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Volume 6 No. 215


There "is a myth" that the 2012 London Olympics "were delivered within budget," according to John Kay of the FINANCIAL TIMES. The principal relevant facts "are these." The first detailed specification of what was needed for London to host the games "was drawn up" in '02 by engineering and planning consultancy Arup. The report put the cost at £1.8B, much of it "to be privately financed." The budget had by '07 increased to about £6.5B. At Treasury insistence, a contingency allowance, mostly unspecific, of £2.8B -- more than the total original projected cost -- was added. The costs of land acquisition and of the Olympic Village "were mostly excluded in the belief that they would be recovered from property sales after the event." The basis of the claim that the Games came in “within budget” seems to be that a small part -- currently £300M-£400M -- of that £2.8B contingency "remains unspent." That was achieved, however, by "excluding a number of additional unbudgeted expenditures from the calculation, as the National Audit Office has highlighted." There is "likely to be little, if any, net recovery of the further costs of land and housing, which were due to be recouped from property sales." The costs were "grossly and persistently underestimated, and the financial contributions anticipated from private sources overestimated by very large amounts." Every year, to the present day, the expected cost "rose and the likely revenues diminished." The cost of the games to public funds "has proved to be about 10 times the original estimate" (FT, 11/26).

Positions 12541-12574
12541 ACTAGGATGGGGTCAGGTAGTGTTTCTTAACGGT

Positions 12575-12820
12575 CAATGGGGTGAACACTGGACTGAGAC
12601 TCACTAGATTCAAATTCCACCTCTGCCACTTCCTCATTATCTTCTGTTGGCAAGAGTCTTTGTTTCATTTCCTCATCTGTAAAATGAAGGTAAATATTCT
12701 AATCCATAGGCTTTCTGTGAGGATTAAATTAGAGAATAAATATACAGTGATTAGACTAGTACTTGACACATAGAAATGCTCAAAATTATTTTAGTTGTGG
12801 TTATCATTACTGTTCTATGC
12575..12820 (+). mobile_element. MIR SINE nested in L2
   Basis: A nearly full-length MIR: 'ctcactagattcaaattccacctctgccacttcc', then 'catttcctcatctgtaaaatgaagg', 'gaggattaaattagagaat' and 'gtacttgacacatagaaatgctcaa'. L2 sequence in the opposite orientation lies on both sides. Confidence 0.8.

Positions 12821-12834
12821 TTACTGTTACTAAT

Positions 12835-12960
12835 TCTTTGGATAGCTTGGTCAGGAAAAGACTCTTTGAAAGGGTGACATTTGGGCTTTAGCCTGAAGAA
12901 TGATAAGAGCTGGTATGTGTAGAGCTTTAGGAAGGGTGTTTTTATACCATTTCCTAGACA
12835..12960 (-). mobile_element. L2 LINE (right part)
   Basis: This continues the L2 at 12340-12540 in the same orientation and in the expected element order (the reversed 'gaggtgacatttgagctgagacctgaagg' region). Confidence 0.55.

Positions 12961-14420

Fifteen months after the last competitor left Stratford at the close of the 2012 London Games, the first residents have "this week begun to move into the former athletes' village, now renovated, replanted and rebranded as 'London's newest neighbourhood,' East Village." More than 2,800 properties, from one-bed flats to five-bedroom townhouses, are "ready for occupation not by sporting superstars but by ordinary Londoners." It is "the first phase of a development that will eventually see 14,000 new homes built on a site the size of St James's Park" (London GUARDIAN, 11/26). ... China "plans to hire 11 foreign athletic coaches" for the 2016 Rio Olympics (XINHUA, 11/27).